Next time you’re alone in a dark, quiet room, shut your eyes. Block out all sound.
For the deaf and blind performers of Nalagaat, an acclaimed Israeli theater ensemble, the impregnable darkness and silence is just reality, a black canvas on which to work.
In the troupe’s “Not by Bread Alone,” which is to have its United States premiere at the Skirball Center for the Performing Arts at New York University on Wednesday, brush strokes of raw memories, fantastical journeys, pantomime sketches and fleeting but indelible snippets of dreams add up to a theatrical happening that draws the audience into the performers’ world.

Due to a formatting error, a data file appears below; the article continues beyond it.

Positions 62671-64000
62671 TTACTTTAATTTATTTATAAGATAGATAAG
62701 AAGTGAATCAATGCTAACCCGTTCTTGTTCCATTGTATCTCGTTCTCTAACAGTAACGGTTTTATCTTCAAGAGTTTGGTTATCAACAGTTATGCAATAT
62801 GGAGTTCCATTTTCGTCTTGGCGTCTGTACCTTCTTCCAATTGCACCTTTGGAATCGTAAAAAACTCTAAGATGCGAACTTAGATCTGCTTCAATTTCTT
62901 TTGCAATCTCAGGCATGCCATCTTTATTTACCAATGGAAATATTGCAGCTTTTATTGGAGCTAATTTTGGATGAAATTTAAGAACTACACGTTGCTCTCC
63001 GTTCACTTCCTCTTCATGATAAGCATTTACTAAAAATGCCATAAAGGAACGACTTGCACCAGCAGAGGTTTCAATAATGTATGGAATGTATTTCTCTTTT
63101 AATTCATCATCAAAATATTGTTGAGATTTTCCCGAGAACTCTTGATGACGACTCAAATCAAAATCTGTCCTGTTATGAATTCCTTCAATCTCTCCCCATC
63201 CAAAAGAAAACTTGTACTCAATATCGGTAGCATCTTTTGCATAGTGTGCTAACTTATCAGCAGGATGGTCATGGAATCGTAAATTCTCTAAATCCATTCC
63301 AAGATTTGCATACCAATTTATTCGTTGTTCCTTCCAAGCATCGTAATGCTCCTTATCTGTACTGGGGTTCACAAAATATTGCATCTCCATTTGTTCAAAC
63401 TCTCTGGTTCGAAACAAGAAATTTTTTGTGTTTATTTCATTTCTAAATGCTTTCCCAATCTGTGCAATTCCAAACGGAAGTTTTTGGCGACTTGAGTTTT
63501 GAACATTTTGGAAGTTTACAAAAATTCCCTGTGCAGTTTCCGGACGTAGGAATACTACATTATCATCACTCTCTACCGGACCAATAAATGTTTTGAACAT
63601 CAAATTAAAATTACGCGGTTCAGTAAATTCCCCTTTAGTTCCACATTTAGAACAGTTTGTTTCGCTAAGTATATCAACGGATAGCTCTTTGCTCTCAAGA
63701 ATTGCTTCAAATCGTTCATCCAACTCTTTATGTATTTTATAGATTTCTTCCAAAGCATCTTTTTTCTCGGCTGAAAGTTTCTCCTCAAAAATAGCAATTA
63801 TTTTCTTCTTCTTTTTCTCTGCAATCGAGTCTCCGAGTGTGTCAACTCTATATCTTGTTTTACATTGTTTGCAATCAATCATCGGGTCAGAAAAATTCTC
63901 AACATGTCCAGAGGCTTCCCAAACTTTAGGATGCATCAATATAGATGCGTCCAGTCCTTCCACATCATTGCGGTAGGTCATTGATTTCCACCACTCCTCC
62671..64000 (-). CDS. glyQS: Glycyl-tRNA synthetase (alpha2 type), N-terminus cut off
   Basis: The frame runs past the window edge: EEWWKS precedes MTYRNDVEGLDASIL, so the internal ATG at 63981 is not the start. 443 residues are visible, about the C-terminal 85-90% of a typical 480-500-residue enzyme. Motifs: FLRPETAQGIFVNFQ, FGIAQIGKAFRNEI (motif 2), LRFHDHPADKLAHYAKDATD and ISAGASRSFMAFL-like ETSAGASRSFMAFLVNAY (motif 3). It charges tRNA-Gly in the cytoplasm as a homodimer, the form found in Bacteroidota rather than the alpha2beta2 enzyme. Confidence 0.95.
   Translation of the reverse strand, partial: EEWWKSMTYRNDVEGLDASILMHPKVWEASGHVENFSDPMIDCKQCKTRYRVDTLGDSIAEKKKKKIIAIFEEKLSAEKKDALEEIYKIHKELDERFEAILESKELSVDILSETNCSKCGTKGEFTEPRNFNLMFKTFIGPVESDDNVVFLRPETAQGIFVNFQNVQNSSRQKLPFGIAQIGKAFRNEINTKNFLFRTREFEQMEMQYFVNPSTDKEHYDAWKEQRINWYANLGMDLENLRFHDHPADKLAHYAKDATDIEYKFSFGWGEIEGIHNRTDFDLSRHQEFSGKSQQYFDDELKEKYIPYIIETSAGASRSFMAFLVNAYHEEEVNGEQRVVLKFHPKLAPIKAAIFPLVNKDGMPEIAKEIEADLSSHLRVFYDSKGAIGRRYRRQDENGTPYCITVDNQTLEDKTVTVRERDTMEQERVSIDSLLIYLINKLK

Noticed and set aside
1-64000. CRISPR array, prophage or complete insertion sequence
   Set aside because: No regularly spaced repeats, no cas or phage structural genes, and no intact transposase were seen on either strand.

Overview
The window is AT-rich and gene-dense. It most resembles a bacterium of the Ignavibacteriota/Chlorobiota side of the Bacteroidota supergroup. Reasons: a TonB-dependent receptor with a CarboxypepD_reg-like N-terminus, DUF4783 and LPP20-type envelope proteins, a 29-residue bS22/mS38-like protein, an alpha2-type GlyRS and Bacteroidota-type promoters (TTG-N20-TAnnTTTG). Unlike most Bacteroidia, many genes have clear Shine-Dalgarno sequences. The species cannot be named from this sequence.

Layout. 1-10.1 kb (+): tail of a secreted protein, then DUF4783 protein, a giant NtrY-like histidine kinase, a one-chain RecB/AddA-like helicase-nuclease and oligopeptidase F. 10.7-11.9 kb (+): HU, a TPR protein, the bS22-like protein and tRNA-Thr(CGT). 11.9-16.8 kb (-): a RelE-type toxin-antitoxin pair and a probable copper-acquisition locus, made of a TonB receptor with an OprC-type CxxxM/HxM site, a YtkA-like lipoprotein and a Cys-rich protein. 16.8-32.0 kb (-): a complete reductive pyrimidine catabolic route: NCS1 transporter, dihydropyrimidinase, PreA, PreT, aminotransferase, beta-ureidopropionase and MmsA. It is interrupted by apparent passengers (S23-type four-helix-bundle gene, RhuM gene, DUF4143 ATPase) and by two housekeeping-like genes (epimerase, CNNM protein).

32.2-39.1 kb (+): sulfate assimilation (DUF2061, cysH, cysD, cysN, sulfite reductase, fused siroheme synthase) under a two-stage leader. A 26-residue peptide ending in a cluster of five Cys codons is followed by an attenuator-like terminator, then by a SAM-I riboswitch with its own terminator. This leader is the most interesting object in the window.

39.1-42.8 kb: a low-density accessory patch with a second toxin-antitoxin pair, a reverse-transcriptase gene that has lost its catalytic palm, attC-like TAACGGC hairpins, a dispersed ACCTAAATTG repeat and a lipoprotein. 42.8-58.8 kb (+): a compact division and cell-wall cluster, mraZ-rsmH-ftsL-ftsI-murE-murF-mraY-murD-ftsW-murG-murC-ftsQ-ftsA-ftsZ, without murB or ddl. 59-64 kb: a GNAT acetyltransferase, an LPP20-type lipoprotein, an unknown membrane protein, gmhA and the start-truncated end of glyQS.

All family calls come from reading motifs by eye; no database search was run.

The actors of Nalagaat (the name is Hebrew for Please Do Touch) can’t see or hear the audience; most of them can’t talk. Interpreters convey their inner voices according to a script, and supertitles in English, Hebrew and Arabic appear on a screen above the stage. Sometimes a silent-movie-type soundtrack tinkles in the background. At other times the audience is invited to sing along with a song composed for the show.
To the best of my knowledge, none of the performers are clamoring to be euthanized,.